Using field-tested, tailored curriculums and training programmes, we advise and train armed forces and other relevant actors to ensure compliance with IHL in preparation for, or during, an armed conflict. This includes the following activities:

  • Providing IHL/Law of Armed Conflict training in the field and classroom for different categories of military personnel and employees of state armed forces (including the Air Force and the Navy);
  • Supplementing and complementing IHL trainings in military units with international expertise;
  • Providing the appropriate practical tools and operational strategies to ensure that the protection of civilians and civilian objects becomes a core consideration of military personnel during armed conflict.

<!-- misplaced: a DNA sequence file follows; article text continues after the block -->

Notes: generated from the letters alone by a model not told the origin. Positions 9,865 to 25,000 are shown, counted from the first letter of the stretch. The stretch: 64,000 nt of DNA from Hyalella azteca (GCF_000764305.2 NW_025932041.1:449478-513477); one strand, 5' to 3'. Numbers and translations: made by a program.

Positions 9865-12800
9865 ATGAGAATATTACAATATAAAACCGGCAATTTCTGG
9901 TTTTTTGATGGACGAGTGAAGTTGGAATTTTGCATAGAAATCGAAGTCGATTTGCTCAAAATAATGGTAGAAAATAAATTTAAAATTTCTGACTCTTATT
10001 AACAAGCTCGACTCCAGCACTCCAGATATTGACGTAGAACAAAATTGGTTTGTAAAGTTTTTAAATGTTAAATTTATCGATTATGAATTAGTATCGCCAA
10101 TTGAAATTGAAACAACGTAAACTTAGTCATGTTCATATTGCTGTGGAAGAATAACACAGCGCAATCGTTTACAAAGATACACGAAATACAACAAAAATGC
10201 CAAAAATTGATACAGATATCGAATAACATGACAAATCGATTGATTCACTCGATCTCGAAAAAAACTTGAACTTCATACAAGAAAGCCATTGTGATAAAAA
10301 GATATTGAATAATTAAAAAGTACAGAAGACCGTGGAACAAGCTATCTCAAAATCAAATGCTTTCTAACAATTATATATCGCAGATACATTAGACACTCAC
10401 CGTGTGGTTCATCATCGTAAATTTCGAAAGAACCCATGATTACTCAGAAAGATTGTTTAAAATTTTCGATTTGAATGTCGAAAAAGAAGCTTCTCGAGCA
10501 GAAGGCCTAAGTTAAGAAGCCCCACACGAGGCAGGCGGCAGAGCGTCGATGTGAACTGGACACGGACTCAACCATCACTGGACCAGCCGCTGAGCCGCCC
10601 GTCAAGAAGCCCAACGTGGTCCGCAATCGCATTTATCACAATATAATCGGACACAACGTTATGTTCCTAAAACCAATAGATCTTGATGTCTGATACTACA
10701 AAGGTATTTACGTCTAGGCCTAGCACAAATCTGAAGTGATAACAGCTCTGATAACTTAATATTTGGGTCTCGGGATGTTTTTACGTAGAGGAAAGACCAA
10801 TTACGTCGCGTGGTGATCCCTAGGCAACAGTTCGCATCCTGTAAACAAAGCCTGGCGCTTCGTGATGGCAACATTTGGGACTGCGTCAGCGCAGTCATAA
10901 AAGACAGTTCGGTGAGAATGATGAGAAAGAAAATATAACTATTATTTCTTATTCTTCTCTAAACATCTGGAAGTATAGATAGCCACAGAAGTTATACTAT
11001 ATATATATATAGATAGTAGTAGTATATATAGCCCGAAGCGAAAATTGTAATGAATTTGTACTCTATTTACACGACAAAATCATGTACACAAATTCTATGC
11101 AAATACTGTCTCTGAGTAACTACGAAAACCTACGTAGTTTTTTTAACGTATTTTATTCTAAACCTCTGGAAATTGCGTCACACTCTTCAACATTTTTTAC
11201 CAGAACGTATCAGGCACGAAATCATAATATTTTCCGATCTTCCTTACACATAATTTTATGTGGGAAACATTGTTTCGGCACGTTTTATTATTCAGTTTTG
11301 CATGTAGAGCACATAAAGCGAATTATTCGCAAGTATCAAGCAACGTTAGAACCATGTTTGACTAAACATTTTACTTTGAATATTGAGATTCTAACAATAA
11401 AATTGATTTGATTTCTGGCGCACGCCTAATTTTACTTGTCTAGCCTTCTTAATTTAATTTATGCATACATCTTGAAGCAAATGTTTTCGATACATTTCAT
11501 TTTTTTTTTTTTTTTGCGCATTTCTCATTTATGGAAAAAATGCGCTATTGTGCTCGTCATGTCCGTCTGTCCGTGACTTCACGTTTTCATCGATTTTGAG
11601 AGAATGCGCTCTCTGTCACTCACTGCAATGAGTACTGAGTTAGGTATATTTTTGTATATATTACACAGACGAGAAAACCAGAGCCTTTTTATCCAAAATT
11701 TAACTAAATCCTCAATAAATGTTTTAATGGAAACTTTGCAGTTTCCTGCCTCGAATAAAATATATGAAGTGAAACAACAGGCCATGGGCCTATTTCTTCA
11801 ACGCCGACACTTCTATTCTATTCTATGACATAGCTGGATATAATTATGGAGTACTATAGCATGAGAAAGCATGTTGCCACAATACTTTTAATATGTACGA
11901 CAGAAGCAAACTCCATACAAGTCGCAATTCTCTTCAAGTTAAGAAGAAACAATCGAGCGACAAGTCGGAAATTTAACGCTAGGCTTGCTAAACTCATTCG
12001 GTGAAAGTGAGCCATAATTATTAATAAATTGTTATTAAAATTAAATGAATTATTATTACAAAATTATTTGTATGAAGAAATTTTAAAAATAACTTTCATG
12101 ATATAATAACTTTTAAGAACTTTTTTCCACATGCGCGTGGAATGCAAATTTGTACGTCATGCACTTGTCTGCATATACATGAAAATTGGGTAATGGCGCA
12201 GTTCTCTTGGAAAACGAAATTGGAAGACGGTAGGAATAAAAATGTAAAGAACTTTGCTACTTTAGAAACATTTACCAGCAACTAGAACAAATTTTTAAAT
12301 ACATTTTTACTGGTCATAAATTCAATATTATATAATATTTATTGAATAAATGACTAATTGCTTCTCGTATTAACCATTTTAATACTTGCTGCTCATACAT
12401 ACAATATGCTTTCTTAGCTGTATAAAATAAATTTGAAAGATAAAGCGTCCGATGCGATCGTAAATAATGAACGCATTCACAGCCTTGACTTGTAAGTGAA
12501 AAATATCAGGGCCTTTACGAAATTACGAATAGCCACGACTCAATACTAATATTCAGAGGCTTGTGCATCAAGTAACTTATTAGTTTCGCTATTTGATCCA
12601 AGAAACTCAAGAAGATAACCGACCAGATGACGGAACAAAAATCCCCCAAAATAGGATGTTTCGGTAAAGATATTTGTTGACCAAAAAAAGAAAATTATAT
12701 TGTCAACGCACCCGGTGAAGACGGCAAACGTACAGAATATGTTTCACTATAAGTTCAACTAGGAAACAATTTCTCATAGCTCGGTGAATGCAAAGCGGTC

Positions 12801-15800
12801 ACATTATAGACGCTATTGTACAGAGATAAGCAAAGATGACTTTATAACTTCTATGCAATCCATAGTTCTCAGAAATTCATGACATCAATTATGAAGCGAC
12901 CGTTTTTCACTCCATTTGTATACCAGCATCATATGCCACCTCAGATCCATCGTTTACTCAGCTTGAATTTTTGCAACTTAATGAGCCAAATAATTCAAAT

For example, on behalf of the European Union Training Mission in Mali, we worked alongside 23 European states to train the Armed Forces of Mali to protect against IHL violations during the conflict in northern Mali. Our advisory responsibilities included advising the Mission Commander and Training Camp Commander on IHL.

<h4 style="text-align: justify;"><strong><u>Pillar 3: Identification and investigation of IHL violations</u></strong></h4>
<p style="text-align: justify;">Using specially designed guides reflecting international best practices, we provide capacity building to government officials, including military, intelligence, police, and civil society to identify, document and investigate IHL violations. In general, this includes the following:</p>